Academic journal article Alcohol Research

Introduction to the National Epidemiologic Survey on Alcohol and Related Conditions

Academic journal article Alcohol Research

Introduction to the National Epidemiologic Survey on Alcohol and Related Conditions

Article excerpt

In 2001/2002, the National Institute on Alcohol Abuse and Alcoholism (NIAAA) conducted the National Epidemiologic Survey on Alcohol and Related Conditions (NESARC), the largest and most ambitious comorbidity study ever conducted. In addition to an extensive battery of questions addressing present and past alcohol consumption, alcohol use disorders (AUDs), and utilization of alcohol treatment services, NESARC included similar sets of questions related to tobacco and illicit drug use (including nicotine dependence and drug use disorders). Furthermore, NESARC contained questions that operationalized the criteria set forth in the American Psychiatric Association's Diagnostic and Statistical Manual of Mental Disorders, Fourth Edition (DSM-IV) for the following psychiatric disorders:

* Five mood disorders (major depressive disorder, bipolar I and bipolar II disorders, dysthymia, and hypomania)

* Four anxiety disorders (panic with and without agoraphobia, social phobia, specific phobia, and generalized anxiety)

* Seven personality disorders (avoidant, dependent, obsessive-compulsive, paranoid, schizoid, histrionic, and antisocial disorders).

The unprecedented sample size of NESARC (n = 43,093) made it possible to achieve stable estimates of even rare conditions. Moreover, its oversampling of Blacks and Hispanics as well as the inclusion of Hawaii and Alaska in its sampling frame yielded enough minority respondents to make NESARC an ideal vehicle for addressing the critical issue of race and/or ethnic disparities in comorbidity and access to health care services.

NESARC's diagnostic classifications were based on the Alcohol Use Disorder and Associated Disability Interview Schedule-DSM-IV Version (AUDADIS-IV), a state-of-the-art, semistructured diagnostic interview schedule designed for use by lay interviewers. The reliability and validity of this instrument have been documented in a wide range of international settings, using both general population and clinical samples (for an extensive list of publications on reliability and validity, see the data notes section of the NESARC Web site).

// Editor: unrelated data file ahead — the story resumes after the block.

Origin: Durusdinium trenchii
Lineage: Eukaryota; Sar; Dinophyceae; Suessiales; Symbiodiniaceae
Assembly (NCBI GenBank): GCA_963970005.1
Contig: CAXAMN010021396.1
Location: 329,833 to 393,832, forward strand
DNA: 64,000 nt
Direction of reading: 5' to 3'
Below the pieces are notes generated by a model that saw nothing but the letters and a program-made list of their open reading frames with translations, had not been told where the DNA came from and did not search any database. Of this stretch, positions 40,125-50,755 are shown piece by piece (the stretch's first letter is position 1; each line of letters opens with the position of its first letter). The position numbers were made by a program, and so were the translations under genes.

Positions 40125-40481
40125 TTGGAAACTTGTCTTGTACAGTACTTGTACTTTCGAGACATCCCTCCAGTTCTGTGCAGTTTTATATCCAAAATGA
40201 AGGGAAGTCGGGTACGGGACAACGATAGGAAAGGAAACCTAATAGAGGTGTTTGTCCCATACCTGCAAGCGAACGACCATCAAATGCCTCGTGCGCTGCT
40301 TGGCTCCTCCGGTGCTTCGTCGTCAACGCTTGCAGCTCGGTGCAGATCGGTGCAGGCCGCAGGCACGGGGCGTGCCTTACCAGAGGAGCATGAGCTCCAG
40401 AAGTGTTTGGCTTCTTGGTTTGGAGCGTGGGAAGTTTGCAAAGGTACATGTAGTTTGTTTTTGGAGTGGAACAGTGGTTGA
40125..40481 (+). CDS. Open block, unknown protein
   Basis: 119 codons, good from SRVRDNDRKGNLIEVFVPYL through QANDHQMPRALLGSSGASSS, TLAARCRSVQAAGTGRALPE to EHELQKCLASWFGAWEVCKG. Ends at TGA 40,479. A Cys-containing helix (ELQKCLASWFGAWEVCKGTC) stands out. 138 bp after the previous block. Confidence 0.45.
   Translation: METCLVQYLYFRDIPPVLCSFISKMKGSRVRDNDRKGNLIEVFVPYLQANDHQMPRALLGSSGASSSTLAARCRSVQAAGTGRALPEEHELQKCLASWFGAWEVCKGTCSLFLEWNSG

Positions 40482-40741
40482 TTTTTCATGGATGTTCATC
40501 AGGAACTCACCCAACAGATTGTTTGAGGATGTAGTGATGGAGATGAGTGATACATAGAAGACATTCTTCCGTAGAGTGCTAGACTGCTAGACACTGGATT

The NESARC longitudinal survey consists of a first wave (Wave 1), which was conducted from 2001 to 2002, and a second wave (Wave 2), which was conducted from 2004 to 2005. The NESARC sample represents the civilian, noninstitutionalized adult population of the United States, including residents of the District of Columbia, Alaska, and Hawaii. It includes people living in households, military personnel living off base, and people residing in the following group quarters: boarding or rooming houses, nontransient hotels and motels, shelters, facilities for housing workers, college quarters, and group homes. All potential NESARC respondents were informed in writing about the nature of the survey, the statistical uses of the survey data, the voluntary aspect of their participation, and the Federal laws that rigorously provide for the confidentiality of identifiable survey information. Respondents who consented to participate after receiving this information were interviewed. The research protocol, including informed-consent procedures, received full ethical review and approval from the U.S. Census Bureau and the U.S. Office of Management and Budget.

Data were collected in face-to-face, computer-assisted personal interviews conducted in respondents' homes. The NESARC response rate was 81 percent.

The major purposes of the Wave 1 and Wave 2 NESARC are to:

* Determine the prevalence, incidence, stability, and recurrence of AUDs and their associated disabilities in the general U.S. population.

* Estimate the magnitude of health disparities in AUDs and their associated disabilities among population subgroups defined by gender, race/ethnicity, disability, sexual orientation, age, and socioeconomic status.

* Estimate the size, characteristics, and changing nature of populations of special concern, including alcohol abusers and other people in the general population who are impaired or affected by the use of alcohol (e. …

Search by... Author
Show... All Results Primary Sources Peer-reviewed


An unknown error has occurred. Please click the button below to reload the page. If the problem persists, please try again in a little while.